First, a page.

[Aside: let me repeat something I said in the 2019 post: having a meltdown or a breakdown is not itself a sin. As far as doctors have explained, those are internal physical reactions to overwhelming stimuli. The real question is what you do next. Joseh let his emotions out without losing control of his faculties. In other words, he did not sin while losing control of his emotions.]


Finding out that his brothers had truly developed a sacrificial love for one another (well, maybe except Simeon) was the trigger for this meltdown. Joseph had probably thought about this off and on for 20 years, and it went the way he had hoped.


Here's a possible discussion question for your group: have you ever waited for a long time -- perhaps years -- to have a particular conversation? As you were getting into it, what were your emotions like? If it went worse than expected, what did it do to you? And if it went better than expected, how about then?


What emotion(s) was Joseph feeling when he lost his composure?


For obvious reasons, other members of Pharaoh's court were present during this exchange (and slaves as well). Joseph was willing to let down his guard with his brothers, but he didn't want that moment shared with the Egyptians, so he sent them out.


Not that it made a huge difference. The buildings were built with natural ventilation, so it's not like they were soundproof. Everyone could hear Joseph's outburst. And I'm sure it was a bit surreal for them! Joseph was likely the most levelheaded person in Egypt! He had organized the near-impossible public project, and he was now responsible for meting out life and food to all the people. If he hadn't broken down yet, what could possibly cause him to break down now?


I'm sure his brothers were awkwardly thinking the same thing. And then "the reveal".


Here are three fun words:

  • gobsmacked

  • flabbergasted

  • stupefied

If you don't know what they mean, learn them and work them into your vernacular.


When was the last time you were gobsmacked? What was the situation?


Joseph's brothers were absolutely gobsmacked. This was so unexpected that it simply froze them. And as they began to process this information, it began to terrify them. What was the last thing they did to him? Now, he had absolute power over them, their families, everyone they knew.

 

Part 2: The Even More Unexpected Reveal (Genesis 45:4-8)

4 Then Joseph said to his brothers, “Please, come near me,” and they came near. “I am Joseph, your brother,” he said, “the one you sold into Egypt. 5 And now don’t be grieved or angry with yourselves for selling me here, because God sent me ahead of you to preserve life. 6 For the famine has been in the land these two years, and there will be five more years without plowing or harvesting. 7 God sent me ahead of you to establish you as a remnant within the land and to keep you alive by a great deliverance. 8 Therefore it was not you who sent me here, but God. He has made me a father to Pharaoh, lord of his entire household, and ruler over all the land of Egypt.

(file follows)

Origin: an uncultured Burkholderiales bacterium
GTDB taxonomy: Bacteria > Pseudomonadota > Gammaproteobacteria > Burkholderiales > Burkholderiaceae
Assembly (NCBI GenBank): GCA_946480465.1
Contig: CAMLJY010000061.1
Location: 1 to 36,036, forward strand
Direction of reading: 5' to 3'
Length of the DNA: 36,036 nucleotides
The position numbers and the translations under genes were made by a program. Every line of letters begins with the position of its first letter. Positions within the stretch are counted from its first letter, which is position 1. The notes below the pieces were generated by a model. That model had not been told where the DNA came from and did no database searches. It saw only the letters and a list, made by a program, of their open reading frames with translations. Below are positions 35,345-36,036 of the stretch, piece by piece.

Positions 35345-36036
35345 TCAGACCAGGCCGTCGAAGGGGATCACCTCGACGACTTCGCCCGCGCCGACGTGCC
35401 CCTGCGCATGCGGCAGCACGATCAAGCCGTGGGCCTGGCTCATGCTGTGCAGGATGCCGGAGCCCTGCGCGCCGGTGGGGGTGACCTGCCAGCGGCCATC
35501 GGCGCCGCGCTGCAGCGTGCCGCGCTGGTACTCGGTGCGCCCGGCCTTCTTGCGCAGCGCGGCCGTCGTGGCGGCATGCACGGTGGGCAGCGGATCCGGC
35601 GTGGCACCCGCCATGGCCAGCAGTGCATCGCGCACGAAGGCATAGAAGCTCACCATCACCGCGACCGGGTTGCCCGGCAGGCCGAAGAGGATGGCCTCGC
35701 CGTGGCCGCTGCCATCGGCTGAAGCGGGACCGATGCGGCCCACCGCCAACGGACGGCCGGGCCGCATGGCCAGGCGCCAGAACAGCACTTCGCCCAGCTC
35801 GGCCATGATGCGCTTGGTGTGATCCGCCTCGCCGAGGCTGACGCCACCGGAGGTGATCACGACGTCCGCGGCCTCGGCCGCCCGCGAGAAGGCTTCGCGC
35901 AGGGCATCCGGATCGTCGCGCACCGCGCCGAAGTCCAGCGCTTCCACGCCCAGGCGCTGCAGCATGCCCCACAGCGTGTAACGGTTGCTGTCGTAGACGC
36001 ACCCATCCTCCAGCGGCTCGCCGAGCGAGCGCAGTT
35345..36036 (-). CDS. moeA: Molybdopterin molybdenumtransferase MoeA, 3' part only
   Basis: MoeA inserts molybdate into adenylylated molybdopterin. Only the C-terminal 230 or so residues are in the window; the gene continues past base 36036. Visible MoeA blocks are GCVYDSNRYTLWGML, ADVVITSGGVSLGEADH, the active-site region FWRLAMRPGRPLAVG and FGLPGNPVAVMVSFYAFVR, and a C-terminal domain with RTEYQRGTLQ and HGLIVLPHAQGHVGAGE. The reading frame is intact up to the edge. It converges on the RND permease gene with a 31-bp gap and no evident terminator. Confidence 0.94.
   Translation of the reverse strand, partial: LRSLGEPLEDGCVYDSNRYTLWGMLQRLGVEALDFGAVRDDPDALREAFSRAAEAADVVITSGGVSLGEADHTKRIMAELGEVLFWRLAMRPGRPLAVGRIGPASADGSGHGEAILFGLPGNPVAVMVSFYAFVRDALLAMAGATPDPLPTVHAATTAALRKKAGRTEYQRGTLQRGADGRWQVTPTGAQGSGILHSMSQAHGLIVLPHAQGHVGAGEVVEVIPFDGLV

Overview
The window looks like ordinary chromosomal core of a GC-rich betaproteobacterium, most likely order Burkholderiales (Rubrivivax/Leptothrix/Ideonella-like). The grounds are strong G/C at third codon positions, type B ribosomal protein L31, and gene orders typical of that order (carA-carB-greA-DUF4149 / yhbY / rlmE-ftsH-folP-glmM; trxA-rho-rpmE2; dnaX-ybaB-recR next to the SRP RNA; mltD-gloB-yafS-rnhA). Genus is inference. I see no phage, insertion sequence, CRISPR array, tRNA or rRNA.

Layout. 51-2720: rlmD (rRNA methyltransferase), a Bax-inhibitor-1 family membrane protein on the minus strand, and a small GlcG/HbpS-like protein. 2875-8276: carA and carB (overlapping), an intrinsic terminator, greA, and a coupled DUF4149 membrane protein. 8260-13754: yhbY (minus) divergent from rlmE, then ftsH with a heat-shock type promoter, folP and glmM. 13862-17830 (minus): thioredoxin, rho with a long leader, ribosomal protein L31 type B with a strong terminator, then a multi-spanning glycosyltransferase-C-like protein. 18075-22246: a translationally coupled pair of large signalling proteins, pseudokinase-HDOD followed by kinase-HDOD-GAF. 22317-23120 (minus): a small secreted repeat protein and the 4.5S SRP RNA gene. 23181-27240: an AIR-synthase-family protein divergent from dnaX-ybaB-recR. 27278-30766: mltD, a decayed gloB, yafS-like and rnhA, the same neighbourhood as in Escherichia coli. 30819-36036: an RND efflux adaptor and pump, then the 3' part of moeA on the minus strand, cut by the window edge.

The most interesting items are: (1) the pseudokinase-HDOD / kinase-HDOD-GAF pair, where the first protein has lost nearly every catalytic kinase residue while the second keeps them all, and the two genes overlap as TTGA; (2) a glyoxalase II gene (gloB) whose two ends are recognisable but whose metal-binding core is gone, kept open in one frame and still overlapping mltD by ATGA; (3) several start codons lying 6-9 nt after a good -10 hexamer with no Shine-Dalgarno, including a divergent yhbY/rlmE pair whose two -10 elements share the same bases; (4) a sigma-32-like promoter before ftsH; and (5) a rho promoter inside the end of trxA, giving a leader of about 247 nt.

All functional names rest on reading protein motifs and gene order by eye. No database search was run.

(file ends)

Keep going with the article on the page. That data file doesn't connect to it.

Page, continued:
Joseph wanted to dispel their fear immediately. He had come to terms with what had happened long ago -- he had forgiven them many times over. Now, in the action of embracing them, he was offering reconciliation.


[By the way -- remember that "forgive and forget" does not mean that you open yourself to the same offense over and over again. Just because you must forgive someone doesn't mean you must reconcile with them. Reconciliation is always our hope, but for it to be reality, there must be movement by both parties involved. Joseph very shrewdly tested his brothers to make sure they had changed before he made himself vulnerable to them again. That was as much for their good as for his own.]


And here's the biggest reveal of all -- God was at work in all of this. Joseph being in the position he was in was the reason Jacob's family would survive the famine.


Question: does that mean God caused the brothers to sell Joseph into slavery (i.e., to sin)?


Go back up to what I said about providence. God does not cause anyone to sin. People choose to sin (and Paul would later explain that we are actually slaves to our sin). God worked "for the good" the circumstances of the sin the brothers committed so many years before. He also worked "for the good" through the sin of Potiphar's wife.


That's because God (in His providence) is about preserving life. And the most important way He does so is through salvation in Jesus Christ. The Hebrew experience in Egypt (when they would later become slaves and rescued through Moses) both preserved the lineage of Jesus Christ and also illustrated our need for Him.


Note: Joseph was probably not thinking that far down the line when he said this. He was thinking about the immediate preservation of his family through this famine. But even that recognition is spiritually astounding. This reveals such a deep relationship with God (remember that Joseph didn't have any kind of Bible or anything!) as to leave me speechless.


The maturity of what he said to his brothers is also inspiring. Yes, what they did was wrong, but because he had forgiven them, they had no purpose in maintaining their own guilt or anger with one another. It was in the past, and God had worked it out for good.